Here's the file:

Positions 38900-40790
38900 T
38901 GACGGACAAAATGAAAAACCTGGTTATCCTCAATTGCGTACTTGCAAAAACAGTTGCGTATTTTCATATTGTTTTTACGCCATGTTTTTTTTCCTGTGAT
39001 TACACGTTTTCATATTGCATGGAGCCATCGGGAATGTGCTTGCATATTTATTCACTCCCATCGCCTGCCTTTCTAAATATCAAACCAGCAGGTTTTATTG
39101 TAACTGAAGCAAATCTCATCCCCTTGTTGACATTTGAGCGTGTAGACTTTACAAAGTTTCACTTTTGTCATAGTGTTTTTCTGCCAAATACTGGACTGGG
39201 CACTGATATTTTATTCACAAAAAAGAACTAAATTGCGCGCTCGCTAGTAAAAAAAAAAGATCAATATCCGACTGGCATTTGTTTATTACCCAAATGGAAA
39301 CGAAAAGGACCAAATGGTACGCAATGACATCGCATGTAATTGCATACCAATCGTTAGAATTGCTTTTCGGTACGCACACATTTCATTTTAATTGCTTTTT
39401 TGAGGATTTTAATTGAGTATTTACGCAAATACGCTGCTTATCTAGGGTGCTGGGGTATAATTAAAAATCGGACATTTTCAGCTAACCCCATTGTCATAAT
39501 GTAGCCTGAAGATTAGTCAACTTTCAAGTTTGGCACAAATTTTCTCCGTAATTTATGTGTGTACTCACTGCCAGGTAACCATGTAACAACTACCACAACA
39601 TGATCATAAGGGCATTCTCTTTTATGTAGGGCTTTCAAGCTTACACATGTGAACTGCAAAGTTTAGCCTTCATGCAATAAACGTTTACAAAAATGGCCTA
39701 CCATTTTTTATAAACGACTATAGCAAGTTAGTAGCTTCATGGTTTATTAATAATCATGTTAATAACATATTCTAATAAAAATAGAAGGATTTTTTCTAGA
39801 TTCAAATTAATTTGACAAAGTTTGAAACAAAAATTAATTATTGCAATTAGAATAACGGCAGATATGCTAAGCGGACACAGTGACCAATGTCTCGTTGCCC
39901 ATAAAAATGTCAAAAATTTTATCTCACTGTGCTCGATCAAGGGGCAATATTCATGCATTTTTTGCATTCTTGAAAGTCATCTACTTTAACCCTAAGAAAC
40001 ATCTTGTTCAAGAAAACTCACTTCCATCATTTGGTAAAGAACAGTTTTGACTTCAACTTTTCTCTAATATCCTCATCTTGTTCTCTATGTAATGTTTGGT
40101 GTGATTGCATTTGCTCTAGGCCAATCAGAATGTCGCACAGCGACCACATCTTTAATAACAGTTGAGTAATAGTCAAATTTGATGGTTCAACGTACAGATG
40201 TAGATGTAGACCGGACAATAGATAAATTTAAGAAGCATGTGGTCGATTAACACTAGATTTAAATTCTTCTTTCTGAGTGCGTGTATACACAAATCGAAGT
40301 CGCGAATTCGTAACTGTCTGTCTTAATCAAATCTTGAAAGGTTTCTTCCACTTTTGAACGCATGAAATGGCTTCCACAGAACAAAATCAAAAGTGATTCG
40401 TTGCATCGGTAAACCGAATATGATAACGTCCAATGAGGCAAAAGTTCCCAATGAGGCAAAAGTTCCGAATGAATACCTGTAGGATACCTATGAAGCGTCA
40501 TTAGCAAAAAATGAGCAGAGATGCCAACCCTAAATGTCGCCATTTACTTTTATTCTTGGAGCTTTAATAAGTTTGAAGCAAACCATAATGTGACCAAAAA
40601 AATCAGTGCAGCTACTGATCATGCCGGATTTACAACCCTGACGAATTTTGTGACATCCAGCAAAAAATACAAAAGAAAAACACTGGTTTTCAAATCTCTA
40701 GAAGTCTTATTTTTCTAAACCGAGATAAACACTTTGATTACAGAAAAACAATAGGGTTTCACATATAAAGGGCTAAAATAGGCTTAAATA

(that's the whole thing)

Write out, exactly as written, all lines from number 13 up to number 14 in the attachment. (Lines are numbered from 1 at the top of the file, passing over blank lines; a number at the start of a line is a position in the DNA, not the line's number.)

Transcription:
39901 ATAAAAATGTCAAAAATTTTATCTCACTGTGCTCGATCAAGGGGCAATATTCATGCATTTTTTGCATTCTTGAAAGTCATCTACTTTAACCCTAAGAAAC
40001 ATCTTGTTCAAGAAAACTCACTTCCATCATTTGGTAAAGAACAGTTTTGACTTCAACTTTTCTCTAATATCCTCATCTTGTTCTCTATGTAATGTTTGGT